Caputo, meanwhile, told CNN that he spent the bulk of his June 2017 interview before the House Intelligence Committee denying any interaction with Russians.

“I spent my time in front of the committee detailing the fact that I had no contact with Russians, that I never heard of anyone with the Trump campaign talking with Russians, that I was never asked questions about my time in Russia, that I never even spoke to anyone about Russia, that I never heard the word ‘Russia,’ and we did not use Russian dressing,” Caputo said.

But then, during his May 2 interview, special counsel investigators showed Caputo text messages that he and Stone exchanged about the Greenberg meeting in Florida.

As the Post reported, Greenberg was decked out in “Make America Great Again” gear when Stone met him for lunch at a restaurant in Sunny Isles. The Russian national told Stone they “really want to help Trump” and asked if the GOP presidential candidate would pay $2 million for damaging political information about Clinton. Stone replied that Trump “doesn’t pay for anything,” he recalled to the newspaper.

In subsequent text messages, Caputo asked “how crazy is the Russian?” Stone said that Greenberg wanted “big” money and called the meeting a “waste of time.”

Both men told the Post they will now amend their congressional testimony to account for the meeting with Greenberg, and that they simply forgot about the inconsequential encounter.

“I just didn’t remember. 2016 was a pretty busy year,” Stone told ABC News. “I don’t think a failure of memory constitutes a perjury.”

Caputo, too, brushed it off as a non-issue, claiming that he only learned that Greenberg was Russian during his interview with the special counsel, who “knew more about it than I did.”

Congressional follow-up seems unlikely, particularly from the deeply divided House Intelligence Committee.

“Few of the Trump team witnesses have proved worthy of being taken at their word,” Rep. Eric Swalwell (D-CA), who sits on the House Intel Committee told TPM in a statement, “but the House Intelligence Committee’s Republicans refused to issue the subpoenas necessary to confirm or disprove these stories. The latest revelation about Roger Stone proves how irresponsible it was for the Republicans to accept witnesses’ testimony blindly and then end the investigation while insisting there were no more facts to find.”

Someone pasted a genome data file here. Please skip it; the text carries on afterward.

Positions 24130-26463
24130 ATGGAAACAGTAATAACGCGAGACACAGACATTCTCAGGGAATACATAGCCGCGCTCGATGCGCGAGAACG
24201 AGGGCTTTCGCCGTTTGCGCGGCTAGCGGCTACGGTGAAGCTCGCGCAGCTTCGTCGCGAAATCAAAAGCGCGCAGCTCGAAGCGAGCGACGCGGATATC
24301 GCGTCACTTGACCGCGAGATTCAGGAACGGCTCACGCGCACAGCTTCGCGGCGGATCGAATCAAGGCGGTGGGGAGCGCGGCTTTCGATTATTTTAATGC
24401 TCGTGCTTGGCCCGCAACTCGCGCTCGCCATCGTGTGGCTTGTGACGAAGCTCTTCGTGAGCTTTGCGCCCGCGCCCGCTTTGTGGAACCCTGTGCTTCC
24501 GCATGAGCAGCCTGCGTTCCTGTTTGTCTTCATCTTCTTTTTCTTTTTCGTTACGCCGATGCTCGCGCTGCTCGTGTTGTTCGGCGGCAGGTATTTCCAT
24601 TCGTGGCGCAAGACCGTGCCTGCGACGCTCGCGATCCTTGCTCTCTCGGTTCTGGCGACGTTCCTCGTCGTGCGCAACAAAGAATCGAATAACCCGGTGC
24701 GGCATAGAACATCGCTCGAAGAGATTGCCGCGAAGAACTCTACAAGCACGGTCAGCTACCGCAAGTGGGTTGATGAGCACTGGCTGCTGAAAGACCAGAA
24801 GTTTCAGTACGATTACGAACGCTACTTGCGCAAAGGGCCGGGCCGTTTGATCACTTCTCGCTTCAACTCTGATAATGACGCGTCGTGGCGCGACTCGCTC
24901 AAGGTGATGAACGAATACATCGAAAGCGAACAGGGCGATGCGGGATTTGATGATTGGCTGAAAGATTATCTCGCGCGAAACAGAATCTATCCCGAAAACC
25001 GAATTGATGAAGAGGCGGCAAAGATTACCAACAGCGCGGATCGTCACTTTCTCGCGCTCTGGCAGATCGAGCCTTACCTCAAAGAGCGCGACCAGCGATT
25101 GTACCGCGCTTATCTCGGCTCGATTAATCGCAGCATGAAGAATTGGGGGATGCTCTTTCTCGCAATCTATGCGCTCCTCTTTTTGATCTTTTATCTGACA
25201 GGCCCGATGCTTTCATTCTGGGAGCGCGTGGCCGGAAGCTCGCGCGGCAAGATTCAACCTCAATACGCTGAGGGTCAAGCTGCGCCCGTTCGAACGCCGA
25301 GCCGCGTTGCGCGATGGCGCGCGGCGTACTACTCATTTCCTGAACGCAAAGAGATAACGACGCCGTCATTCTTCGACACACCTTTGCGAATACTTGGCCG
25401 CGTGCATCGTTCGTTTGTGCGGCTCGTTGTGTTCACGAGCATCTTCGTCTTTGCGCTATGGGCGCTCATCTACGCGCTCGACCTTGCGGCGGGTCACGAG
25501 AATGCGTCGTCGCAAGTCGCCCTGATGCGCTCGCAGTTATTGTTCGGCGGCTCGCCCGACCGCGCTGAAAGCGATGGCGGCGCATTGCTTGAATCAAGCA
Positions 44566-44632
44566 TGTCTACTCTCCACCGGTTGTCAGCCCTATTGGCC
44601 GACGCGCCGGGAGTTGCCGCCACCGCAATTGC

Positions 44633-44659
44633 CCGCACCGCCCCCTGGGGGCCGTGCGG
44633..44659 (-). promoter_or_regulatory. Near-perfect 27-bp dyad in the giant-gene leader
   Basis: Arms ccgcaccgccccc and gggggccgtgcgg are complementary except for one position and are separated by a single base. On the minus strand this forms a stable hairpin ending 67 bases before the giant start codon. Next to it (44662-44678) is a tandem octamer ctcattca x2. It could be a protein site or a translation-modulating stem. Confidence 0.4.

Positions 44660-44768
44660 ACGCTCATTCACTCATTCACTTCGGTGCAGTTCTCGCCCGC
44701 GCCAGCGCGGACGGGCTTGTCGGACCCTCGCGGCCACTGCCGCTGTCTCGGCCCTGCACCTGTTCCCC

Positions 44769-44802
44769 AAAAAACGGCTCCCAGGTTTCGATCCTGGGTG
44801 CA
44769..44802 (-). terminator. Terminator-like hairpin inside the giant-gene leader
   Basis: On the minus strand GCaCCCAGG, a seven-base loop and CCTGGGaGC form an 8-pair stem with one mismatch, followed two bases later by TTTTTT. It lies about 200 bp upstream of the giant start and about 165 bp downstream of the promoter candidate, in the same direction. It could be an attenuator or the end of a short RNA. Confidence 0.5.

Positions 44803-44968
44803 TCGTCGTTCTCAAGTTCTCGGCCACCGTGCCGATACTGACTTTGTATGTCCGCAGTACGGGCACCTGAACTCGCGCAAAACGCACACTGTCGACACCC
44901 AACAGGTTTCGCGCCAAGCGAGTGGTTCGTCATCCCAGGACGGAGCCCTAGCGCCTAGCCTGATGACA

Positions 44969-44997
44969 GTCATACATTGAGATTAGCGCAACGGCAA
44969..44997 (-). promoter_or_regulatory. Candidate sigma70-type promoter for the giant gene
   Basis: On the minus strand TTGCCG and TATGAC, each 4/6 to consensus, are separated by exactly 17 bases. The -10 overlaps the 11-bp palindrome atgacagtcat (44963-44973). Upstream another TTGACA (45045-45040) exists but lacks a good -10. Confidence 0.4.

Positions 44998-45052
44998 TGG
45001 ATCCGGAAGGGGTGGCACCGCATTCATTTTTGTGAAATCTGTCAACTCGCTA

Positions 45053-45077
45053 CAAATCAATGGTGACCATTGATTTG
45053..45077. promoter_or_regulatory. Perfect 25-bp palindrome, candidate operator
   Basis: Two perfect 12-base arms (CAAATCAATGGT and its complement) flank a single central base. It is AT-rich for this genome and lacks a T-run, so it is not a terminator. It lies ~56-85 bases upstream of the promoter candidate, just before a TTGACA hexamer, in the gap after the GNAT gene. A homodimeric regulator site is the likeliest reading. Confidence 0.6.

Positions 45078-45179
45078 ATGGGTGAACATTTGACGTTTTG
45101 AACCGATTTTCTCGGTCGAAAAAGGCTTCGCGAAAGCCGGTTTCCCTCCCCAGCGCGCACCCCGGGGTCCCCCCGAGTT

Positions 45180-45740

Rep. Adam Schiff (D-CA), the House Intelligence Committee’s top Democrat, released a harsh statement on Sunday accusing his GOP colleagues of “shielding witnesses who may have testified before us untruthfully.”

“In multiple respects now, the testimony of Roger Stone appears inaccurate or deliberately misleading,” Schiff said. “Similarly, Michael Caputo’s testimony omitted mention of this interaction with a Russian offering dirt on Hillary Clinton, something which could not plausibly have escaped his recollection. The truthfulness of many of our witnesses has been difficult to ascertain, which is why I have urged the committee to make the transcripts available to Special Counsel Mueller for a determination whether any witnesses committed perjury before our committee. The Majority’s unwillingness to do so demonstrates that protecting the President remains its paramount objective.”

Chairman Devin Nunes (R-CA) has actively promoted the notion that there were anti-Trump spies planted in the campaign, and released no statement responding to the Greenberg episode.

Nunes’ office did not respond to TPM’s Monday request for comment.

As the Post noted, Stone and Caputo’s communications with Greenberg means that 11 Trump associates or campaign officials have now admitted to interacting with a Russian during the campaign or presidential transition.

President Trump and his allies have denied anything untoward about those contacts, framing themselves as the target of a sprawling “witch hunt.”